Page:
How much travel insurance cover do I need for a Schengen visa?

When you take out travel cover for your Schengen visa, at the minimum it’ll need to offer cover for:

  • At least €30,000-worth of medical treatment
  • All countries in the Schengen area
  • Expenses that might result from repatriation or emergency care

What’s covered by travel insurance for European countries?

When you take out travel cover for trips to Europe, you’ll generally be able to add the following to your policy:

  • Holiday disruptions: This pays out in the event your holiday is disrupted by cancelled flights or accommodation, missed departures, delayed flights, curtailment or involuntary abandonment
  • Personal belongings: This covers you if your belongings, luggage, documents or cash (up to a certain amount) are lost or stolen
  • Medical treatment: This is for when you become ill or injured while away and need emergency medical treatment
  • Legal costs: This lets you claim for the cost of any legal fees for incidents where you weren’t at fault – while you might need personal liability cover for when you are to blame

What isn’t covered by a European travel insurance policy?

On a standard travel insurance policy you might not be covered for:

  • Risky or adventurous activities: If you’re planning on taking part in any winter or water sports, the risk associated with these activities mean a standard travel policy won’t cover you – you’ll need to take out specialised insurance
  • High-value items: You’ll also need to take out separate cover if you want to insure expensive items such as gadgets or jewellery, as they’ll be over the single-item value limit on many policies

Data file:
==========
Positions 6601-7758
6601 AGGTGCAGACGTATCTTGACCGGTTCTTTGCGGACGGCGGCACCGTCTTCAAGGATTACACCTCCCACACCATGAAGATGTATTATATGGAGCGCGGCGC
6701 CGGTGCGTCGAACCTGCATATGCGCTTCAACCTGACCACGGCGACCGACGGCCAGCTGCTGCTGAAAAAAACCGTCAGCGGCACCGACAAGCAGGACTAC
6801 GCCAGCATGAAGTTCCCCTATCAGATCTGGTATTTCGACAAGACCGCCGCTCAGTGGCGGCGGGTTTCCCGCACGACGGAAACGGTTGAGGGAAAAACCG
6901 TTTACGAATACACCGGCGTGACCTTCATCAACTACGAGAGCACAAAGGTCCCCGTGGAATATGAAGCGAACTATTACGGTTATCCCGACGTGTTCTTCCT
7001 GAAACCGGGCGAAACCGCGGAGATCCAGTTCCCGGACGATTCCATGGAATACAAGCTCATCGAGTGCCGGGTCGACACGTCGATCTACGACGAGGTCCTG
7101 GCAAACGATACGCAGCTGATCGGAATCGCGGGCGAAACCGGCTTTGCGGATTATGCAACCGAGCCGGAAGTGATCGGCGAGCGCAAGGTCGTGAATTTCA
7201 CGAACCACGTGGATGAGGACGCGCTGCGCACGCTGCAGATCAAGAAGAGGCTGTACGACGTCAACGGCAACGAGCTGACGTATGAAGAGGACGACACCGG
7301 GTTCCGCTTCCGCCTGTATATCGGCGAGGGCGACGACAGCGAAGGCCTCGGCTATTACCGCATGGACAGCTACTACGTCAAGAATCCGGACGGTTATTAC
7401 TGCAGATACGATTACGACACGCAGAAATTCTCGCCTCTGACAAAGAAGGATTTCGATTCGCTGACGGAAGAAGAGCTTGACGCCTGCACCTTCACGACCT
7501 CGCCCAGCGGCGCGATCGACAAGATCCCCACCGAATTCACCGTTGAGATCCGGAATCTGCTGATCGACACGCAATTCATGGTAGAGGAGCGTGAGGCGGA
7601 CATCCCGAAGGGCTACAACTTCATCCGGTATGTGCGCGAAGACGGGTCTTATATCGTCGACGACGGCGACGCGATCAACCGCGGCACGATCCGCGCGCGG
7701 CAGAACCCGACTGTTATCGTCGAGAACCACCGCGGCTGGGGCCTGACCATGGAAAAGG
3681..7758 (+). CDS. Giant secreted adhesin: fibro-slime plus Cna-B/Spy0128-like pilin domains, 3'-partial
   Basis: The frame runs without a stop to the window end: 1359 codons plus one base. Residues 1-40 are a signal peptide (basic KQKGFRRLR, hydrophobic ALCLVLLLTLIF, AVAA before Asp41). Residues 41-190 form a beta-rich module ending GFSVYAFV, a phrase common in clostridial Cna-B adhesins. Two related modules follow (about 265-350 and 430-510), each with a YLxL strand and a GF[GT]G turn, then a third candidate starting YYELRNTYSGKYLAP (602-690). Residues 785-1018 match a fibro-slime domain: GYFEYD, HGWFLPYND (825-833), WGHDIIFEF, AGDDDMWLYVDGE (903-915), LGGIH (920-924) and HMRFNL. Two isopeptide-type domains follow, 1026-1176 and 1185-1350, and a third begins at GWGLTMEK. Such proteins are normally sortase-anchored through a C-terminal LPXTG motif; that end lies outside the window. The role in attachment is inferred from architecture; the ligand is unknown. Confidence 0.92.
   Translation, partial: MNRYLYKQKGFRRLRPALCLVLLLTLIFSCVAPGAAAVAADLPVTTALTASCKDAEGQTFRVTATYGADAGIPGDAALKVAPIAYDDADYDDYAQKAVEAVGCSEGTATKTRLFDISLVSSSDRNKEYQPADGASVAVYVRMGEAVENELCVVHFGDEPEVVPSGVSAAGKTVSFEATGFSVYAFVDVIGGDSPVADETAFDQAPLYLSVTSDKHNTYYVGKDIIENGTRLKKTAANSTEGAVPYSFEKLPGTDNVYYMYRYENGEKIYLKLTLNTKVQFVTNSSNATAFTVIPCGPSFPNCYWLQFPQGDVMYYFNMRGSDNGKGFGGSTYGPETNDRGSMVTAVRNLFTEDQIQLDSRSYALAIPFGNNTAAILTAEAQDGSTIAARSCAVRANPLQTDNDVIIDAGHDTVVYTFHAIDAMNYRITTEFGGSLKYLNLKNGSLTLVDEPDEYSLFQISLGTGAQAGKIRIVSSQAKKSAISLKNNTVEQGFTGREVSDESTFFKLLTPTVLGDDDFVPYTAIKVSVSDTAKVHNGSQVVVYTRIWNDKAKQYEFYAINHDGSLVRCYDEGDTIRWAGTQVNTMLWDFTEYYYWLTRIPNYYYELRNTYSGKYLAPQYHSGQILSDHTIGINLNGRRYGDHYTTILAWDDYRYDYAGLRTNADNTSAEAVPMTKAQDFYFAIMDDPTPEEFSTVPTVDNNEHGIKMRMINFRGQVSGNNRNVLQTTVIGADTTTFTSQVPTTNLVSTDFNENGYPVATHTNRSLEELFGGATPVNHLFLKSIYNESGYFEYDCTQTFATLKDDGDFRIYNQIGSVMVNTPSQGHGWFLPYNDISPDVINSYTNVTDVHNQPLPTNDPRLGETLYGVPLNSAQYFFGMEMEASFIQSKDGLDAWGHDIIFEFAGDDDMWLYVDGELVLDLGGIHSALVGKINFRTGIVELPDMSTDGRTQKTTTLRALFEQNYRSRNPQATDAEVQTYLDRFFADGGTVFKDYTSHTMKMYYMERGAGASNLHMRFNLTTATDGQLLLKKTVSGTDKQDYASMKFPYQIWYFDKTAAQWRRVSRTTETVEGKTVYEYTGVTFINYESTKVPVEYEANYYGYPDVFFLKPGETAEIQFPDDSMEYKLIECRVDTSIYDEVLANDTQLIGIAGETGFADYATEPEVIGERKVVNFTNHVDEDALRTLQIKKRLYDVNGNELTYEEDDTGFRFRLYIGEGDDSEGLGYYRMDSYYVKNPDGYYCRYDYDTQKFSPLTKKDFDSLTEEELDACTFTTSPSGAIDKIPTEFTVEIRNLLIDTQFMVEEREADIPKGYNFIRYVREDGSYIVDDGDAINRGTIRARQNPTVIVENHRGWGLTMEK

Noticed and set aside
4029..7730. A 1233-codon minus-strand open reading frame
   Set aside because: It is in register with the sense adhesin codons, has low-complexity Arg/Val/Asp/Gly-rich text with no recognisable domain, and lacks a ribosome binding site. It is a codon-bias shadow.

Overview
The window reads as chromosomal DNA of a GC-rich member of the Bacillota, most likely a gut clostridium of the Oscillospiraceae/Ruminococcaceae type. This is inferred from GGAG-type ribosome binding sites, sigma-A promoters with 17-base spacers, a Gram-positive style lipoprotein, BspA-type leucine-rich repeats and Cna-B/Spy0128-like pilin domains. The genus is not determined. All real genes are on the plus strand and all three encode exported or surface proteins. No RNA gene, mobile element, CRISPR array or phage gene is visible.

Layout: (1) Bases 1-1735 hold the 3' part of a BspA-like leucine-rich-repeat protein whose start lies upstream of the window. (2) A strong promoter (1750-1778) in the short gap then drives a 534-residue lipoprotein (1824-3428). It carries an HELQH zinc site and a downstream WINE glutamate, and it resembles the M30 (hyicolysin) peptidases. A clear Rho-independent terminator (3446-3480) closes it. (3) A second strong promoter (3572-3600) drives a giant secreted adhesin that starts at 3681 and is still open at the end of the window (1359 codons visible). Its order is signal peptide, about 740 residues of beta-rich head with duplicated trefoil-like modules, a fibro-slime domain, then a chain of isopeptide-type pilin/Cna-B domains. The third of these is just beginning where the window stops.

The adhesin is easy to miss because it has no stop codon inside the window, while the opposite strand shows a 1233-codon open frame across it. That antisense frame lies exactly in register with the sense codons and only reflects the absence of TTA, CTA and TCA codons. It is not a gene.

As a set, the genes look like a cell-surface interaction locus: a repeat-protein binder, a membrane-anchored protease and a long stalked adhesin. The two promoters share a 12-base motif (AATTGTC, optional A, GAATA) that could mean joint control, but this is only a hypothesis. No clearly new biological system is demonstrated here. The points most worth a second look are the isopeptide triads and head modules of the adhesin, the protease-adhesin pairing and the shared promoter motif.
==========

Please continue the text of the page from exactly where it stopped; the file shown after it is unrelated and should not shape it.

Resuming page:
• Undeclared items: If you have any items with you that you didn’t declare on your policy before you left, you won’t be able to claim for these if they are lost, damaged or stolen
  • Undeclared pre-existing conditions: Likewise if you don’t tell your insurers about a pre-existing medical condition you have, such as diabetes, you won’t be able to claim for the cost of treatment if it flares up abroad. Keep in mind that if you aren’t a European citizen you won’t have access to a European health insurance card (EHIC), so you’ll need adequate cover in place. Adding a special policy for a pre-existing condition might cost a little more but it’s better than paying for expensive medical treatment Work-related injuries: A standard travel insurance policy won’t include cover for business-related activities, so if you plan on doing some work while you’re abroad you’ll need to take out a separate policy to be covered

How much does travel insurance cost for countries in the Schengen area?

The cost of travel insurance if you’re travelling to the Schengen area will depend on a number of factors, including:

  • Your age: You can generally expect the price of travel insurance to go up the older you get
  • Your destination: Likewise your destination can affect your premiums due to local factors like the cost of medical treatment
  • Your holiday length: As you’d imagine longer holidays mean longer-lasting insurance policies, so you’ll need to pay more for the extended cover
  • Your holiday plans: If you’re getting up to any high-risk activities, like water or winter sports, insurance is generally more expensive due to the increased likelihood of you needing to claim
  • Your medical conditions: If you require medical treatment abroad for a condition you already had before taking the policy out, you’ll have to declare it beforehand
  • Your policy: Adding extras to your travel insurance policy is a good way to bolster your cover, but you’ll face higher premiums